New NCAA rules allowed coaches to hire a 10th assistant coach. Herman cold-called Hand and asked if he would interview. The head coach had always been impressed with what he saw on film from Hand’s days at Vanderbilt. 

Hand was at Penn State (2014-15) and Auburn (2016-17) before coming to Austin. All in, the coaching lifer has logged 26 years in a profession where one’s individual teaching methods are a hodgepodge of previous experience.

Knowing UT players had been though a lot of turnover, Hand has taken a different approach. Instead of teaching his players new methods and terminology, he learned the Longhorns’ current playbook and signals. Several players said Thursday that running the same offense for a second straight year was a huge bonus. 

“We’re not going to be learning a whole new thing from day one,” Shackelford said. “We’re just sticking with the same thing with some cool, new tricks up our sleeve.”

Last year’s offensive line was a veritable stew. Four different players started at left tackle, and Shackelford and left guard Patrick Vahe both missed time, too. Right tackle Derek Kerstetter, now a sophomore, came off the bench and started the final 10 games.

Mish-mashed blocking and lack of an explosive running back led to real problems. Texas averaged 139.6 rushing yards per game, seventh in the Big 12.

“The one thing you could tell from watching the tape, it was a new system,” Hand said. “You could tell there was a lot of moving parts. Every time I turned the game on, it seemed like there were different cats in there, different guys who got dinged up.”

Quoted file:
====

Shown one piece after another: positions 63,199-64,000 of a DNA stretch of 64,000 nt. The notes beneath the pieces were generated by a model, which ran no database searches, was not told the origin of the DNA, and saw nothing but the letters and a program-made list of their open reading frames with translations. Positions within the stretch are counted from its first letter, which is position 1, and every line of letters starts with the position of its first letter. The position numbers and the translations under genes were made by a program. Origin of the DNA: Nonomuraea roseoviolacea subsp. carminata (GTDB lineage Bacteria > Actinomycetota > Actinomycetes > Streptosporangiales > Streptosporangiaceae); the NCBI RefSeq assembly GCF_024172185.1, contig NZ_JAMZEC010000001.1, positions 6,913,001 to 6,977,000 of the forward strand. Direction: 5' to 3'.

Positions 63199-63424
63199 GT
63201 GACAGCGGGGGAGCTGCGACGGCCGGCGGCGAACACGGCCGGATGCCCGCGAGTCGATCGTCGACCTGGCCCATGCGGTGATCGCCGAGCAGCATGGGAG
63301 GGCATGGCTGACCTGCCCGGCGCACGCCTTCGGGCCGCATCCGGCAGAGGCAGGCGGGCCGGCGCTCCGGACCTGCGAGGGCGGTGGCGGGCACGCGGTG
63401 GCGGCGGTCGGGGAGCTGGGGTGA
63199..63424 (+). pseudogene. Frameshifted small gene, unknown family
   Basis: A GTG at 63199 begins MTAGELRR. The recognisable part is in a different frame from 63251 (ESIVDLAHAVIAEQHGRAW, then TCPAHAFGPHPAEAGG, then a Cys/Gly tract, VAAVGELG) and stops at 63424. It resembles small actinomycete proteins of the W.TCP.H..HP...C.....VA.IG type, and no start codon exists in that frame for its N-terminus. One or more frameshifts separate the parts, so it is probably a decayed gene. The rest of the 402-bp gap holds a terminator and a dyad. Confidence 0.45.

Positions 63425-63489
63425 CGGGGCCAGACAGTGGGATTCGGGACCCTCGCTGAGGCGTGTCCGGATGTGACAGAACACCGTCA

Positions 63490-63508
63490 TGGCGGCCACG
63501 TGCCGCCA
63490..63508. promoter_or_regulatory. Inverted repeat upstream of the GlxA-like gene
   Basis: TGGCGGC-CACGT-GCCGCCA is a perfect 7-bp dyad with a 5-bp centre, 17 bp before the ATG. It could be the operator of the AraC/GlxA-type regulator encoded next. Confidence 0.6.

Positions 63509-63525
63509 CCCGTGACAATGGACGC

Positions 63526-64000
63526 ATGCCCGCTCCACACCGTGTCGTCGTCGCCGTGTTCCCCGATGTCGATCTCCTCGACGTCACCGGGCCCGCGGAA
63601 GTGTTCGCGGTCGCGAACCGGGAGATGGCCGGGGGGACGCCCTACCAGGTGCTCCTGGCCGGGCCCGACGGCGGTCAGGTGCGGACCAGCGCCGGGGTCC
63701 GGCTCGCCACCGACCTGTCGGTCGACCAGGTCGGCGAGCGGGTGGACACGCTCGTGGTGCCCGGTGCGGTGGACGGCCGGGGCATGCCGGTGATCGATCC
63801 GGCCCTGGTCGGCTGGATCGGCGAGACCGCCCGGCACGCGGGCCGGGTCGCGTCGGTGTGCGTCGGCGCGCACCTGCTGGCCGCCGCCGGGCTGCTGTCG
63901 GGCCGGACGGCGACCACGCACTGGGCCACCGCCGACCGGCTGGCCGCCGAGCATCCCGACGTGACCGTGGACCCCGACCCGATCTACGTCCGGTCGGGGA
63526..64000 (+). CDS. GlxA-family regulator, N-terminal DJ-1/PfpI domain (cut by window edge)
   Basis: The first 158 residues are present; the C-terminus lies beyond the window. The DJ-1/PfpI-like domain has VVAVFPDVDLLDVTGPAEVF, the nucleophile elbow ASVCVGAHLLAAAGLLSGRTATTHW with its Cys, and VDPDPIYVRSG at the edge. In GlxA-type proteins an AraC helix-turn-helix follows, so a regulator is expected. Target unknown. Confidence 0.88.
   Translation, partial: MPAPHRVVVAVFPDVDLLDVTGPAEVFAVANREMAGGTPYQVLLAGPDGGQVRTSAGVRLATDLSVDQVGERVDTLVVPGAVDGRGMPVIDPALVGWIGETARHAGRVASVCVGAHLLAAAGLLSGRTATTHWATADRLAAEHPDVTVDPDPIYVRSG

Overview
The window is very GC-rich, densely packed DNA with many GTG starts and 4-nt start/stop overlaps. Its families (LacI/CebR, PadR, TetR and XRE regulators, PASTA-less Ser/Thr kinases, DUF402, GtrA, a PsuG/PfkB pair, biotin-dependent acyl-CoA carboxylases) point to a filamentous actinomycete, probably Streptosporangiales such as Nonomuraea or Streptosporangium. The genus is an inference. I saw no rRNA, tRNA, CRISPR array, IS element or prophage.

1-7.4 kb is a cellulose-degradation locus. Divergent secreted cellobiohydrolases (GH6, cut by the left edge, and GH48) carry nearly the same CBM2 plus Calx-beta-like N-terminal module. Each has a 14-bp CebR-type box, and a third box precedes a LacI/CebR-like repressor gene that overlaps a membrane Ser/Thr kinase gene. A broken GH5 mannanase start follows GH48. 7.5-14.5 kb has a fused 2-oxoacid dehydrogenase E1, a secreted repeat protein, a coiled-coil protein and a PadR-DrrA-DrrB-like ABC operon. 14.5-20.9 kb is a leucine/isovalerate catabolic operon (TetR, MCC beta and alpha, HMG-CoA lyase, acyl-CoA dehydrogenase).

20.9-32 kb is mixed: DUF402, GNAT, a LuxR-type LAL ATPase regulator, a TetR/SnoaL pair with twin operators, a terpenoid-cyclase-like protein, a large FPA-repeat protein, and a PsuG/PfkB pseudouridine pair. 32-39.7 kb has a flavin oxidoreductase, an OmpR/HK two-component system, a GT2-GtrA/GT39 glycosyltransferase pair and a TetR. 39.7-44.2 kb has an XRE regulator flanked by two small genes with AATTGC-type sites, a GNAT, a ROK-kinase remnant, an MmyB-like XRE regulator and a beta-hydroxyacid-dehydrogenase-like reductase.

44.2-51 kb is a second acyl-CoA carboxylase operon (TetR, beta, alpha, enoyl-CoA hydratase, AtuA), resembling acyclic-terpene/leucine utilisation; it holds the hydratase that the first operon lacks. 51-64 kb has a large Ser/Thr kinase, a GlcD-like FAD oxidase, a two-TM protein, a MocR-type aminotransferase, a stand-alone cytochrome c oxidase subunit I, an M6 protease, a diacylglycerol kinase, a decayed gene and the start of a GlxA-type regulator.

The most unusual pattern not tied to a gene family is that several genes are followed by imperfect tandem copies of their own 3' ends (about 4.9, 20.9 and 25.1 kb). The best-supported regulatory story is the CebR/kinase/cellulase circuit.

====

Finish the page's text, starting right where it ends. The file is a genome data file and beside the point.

On Friday, the first-team line featured Denzel Okafor (left tackle), Vahe, Shackelford, Rodriguez and Kerstetter from left to right. Graduate transfer Calvin Anderson was going through his first practice in burnt orange, so he ended up watching, listening and learning. He’s expected to be in the rotation at left tackle as well.

Graduate transfer Calvin Anderson holds a blocking dummy during Friday’s practice at Frank Denius Fields on Friday, Aug. 3, 2018. RICARDO B. BRAZZIELL / AMERICAN-STATESMAN

“We finished (last season) with eight scholarship offensive linemen,” Herman said, “and now you add the four freshmen, Calvin Anderson, Patrick Hudson in the mix, we feel like we’ve got a better room.”

Said Hand: “The key to me is going to be the development of Sam Cosmi, J.P. Urquidez, Tope Imade and then getting Patrick Hudson back healthy. How much can we count on those young guys, because you’re going to have to count on them as the season goes on.”

Hand said he was at Tulsa for two seasons and didn’t have a single injury on the line. Knock twice, please, for that to happen at Texas.

If the Longhorns can keep everyone upright, they’ll have a whole helping heaping of choices come September.

“He’s so knowledgeable,” Shackelford said. “Every problem that we face, he has an answer for. It’s just nice to have that security blanket around the offensive line room.”

Contact Brian Davis at 512-445-3957. Email bdavis@statesman.com.